What's the difference between users and active directory users in Windows Small Business Server 2003? Which should I use to manage user accounts under which circumstances?
The difference is the source of their authentication.
- AD users are authenticated by a domain controller
- Local users are authenticated locally
As far as which to use, it depends. See Do I really need MS Active Directory?
An SBS 2003 server is a domain controller and therefore cannot have local user accounts, they are removed when the server is promoted to a DC.
SBS stores the user accounts you create, in the Users page, in a specific OU in AD. The users area in the SBS console just takes you straight to that OU and presents some wizards for creating users. Using AD Users and Computers would still get you to the same user information, but you would need to go the the SBS OU.
Its best to use the User option in the SBS console as it will ensure all your users will end up in the right area of AD, and give you wizards to do so, but you can use AD users and computers if you want.
SBS 2003 servers, do not have local user accounts, despite what the other answers say.
A user has a local account on the server; an Active Directory user has an account through Active Directory. You can manage local accounts from the server.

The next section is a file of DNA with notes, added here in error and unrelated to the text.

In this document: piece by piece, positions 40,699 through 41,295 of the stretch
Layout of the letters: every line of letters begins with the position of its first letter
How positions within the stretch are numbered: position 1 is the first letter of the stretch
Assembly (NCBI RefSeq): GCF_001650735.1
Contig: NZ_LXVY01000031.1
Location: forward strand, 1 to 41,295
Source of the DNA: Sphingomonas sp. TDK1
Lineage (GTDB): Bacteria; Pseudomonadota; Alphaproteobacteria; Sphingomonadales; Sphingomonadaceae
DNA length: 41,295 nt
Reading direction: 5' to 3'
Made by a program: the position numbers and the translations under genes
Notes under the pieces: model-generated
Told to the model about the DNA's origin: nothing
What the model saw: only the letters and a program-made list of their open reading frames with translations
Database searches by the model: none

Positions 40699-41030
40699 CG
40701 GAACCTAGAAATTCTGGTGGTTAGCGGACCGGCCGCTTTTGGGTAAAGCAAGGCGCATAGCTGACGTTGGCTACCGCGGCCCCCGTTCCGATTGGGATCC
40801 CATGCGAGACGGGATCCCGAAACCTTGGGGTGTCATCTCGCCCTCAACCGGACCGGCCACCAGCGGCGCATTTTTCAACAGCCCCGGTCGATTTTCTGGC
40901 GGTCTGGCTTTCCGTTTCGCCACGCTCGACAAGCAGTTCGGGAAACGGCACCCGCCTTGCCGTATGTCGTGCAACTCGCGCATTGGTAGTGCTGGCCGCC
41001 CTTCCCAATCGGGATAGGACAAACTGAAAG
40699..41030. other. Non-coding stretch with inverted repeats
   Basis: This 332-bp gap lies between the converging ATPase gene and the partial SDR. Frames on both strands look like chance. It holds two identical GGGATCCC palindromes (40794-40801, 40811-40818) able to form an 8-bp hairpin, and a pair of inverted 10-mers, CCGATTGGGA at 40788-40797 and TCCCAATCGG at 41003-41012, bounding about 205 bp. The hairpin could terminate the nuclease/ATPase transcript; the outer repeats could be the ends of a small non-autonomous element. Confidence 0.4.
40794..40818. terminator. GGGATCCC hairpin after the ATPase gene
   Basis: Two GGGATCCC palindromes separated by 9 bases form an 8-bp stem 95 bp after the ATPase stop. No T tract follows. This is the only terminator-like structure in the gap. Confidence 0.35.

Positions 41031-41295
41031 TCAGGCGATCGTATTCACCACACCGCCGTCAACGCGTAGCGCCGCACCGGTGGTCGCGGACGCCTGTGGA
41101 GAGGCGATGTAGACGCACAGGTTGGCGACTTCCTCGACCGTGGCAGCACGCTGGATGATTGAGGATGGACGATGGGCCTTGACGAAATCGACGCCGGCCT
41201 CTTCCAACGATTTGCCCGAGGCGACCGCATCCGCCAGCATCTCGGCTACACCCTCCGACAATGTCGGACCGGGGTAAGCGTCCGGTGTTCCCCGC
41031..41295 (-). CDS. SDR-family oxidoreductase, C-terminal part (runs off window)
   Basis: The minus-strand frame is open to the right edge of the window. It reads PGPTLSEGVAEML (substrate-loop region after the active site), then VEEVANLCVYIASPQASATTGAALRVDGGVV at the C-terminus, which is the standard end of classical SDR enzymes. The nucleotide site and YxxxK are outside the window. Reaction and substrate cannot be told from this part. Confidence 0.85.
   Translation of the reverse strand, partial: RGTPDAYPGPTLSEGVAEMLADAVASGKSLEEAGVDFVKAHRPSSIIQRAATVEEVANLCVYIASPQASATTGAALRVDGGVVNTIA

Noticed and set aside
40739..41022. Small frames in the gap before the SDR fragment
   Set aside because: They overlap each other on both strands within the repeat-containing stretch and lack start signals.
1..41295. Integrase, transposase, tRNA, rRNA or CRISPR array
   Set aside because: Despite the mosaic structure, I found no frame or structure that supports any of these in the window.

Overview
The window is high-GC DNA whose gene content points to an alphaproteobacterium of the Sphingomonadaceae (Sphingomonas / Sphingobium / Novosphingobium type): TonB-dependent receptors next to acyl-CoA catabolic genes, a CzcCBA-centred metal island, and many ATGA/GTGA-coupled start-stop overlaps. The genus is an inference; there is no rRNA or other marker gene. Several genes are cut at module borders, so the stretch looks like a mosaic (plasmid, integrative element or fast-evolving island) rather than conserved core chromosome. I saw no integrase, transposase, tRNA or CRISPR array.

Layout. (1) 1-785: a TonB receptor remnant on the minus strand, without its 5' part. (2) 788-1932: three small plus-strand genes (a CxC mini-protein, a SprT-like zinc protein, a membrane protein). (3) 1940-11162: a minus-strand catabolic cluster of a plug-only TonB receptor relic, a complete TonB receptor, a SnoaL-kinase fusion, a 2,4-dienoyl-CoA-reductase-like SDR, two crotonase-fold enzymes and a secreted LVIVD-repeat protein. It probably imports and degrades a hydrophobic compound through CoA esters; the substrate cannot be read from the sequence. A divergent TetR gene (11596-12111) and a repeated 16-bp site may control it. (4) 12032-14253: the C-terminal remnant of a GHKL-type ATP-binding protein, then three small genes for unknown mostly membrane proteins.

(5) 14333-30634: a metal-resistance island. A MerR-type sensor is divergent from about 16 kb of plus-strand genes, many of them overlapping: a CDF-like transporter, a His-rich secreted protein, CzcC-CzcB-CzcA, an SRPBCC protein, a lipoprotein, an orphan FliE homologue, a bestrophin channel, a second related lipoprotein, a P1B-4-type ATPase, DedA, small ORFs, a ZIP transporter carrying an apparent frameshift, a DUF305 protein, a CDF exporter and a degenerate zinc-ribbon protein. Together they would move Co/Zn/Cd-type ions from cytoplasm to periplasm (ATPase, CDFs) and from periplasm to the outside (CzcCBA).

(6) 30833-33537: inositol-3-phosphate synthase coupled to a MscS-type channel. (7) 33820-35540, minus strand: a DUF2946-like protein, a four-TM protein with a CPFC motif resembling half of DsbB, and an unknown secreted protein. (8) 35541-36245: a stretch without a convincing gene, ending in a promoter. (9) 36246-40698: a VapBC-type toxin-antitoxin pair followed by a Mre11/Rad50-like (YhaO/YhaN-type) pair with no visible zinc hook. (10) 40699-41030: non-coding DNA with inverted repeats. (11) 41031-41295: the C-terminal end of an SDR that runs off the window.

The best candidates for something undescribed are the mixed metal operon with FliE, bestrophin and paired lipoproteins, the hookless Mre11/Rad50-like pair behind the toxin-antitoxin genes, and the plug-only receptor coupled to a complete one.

If you have at least one small business server you should probably be using Active Directory users. I say this because having a small business server implies hosting shared data of some kind as well as running a domain. To expand on what aardvark and bofe have already said:
- A local user account is stored entirely on a machine. If UserA needs to log onto 3 different machines then you have to set up a local user account and manage permissions on all 3 machines. This could get cumbersome quickly with more than a handful of machines in your organization.
- An Active Directory account is used in a domain environment. A user can log onto any machine on the domain using the same username and password and you only have to create one account - the Active Directory account. Your usernames, passwords and permissions are largely centralized in this environment.
Using Active Directory also brings up all kinds of new possibilities, such as using Roaming Profiles, Group Policy, etc. You should read the article that bofe posted in his reply, but I would say that since you already paid for a Small Business Server, go ahead and create the domain and Active Directory user accounts. It will be easier in almost all circumstances in the long run.
When using Small Business Server 2003, keep in mind that only users that are stored in Active Directory will be able to gain all the benefits, such as an Exchange mailbox.